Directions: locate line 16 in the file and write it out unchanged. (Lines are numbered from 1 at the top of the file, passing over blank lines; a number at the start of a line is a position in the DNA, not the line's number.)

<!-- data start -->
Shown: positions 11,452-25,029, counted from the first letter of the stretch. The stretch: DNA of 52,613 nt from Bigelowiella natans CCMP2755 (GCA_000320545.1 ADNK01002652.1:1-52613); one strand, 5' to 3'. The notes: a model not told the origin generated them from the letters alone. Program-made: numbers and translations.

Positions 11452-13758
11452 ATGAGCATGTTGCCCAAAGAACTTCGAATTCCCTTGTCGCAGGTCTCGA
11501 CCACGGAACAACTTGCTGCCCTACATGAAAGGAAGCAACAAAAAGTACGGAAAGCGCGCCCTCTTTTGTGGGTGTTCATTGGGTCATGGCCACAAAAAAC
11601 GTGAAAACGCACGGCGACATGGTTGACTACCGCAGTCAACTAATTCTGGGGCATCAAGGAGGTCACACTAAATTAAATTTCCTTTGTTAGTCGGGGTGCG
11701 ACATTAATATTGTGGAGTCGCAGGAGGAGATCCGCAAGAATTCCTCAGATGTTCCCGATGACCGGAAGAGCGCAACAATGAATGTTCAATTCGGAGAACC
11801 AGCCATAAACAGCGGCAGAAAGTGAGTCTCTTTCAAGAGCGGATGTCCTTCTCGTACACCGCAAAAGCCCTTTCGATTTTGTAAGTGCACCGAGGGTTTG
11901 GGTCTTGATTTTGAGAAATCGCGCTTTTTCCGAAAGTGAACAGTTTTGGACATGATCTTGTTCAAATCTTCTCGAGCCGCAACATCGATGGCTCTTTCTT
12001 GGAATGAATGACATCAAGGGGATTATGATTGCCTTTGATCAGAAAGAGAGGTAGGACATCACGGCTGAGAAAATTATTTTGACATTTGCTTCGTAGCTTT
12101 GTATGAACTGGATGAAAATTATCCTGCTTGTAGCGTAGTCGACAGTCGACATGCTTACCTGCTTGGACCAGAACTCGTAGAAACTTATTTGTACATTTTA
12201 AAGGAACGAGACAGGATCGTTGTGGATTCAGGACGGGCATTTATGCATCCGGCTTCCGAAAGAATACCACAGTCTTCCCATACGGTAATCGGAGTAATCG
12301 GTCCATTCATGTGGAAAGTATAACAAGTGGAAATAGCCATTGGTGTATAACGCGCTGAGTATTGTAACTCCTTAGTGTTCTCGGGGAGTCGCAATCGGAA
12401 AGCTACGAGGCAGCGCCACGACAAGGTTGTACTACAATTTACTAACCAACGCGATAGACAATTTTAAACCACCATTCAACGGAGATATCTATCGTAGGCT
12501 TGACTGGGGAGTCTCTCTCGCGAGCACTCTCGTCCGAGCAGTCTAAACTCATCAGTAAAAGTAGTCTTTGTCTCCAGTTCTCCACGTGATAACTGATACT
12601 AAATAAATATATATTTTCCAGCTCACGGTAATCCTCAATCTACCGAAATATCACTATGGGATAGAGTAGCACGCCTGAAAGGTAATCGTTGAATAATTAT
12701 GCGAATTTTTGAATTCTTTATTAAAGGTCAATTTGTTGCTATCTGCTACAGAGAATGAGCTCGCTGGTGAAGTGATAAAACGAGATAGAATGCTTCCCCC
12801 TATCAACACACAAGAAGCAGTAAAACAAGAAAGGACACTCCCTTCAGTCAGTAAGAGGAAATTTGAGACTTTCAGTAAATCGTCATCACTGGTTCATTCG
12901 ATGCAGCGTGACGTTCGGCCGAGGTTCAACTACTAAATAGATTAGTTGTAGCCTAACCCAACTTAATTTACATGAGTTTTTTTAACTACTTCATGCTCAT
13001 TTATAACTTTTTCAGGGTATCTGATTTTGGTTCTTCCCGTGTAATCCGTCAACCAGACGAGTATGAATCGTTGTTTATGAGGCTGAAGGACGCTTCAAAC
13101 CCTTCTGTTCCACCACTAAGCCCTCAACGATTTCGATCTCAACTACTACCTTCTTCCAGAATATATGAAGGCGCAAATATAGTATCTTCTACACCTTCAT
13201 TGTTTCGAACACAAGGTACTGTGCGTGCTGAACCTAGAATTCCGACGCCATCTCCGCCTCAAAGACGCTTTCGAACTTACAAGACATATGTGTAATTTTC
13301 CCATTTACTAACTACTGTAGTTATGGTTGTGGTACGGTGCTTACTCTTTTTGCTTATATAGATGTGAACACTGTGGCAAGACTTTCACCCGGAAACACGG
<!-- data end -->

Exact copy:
12701 GCGAATTTTTGAATTCTTTATTAAAGGTCAATTTGTTGCTATCTGCTACAGAGAATGAGCTCGCTGGTGAAGTGATAAAACGAGATAGAATGCTTCCCCC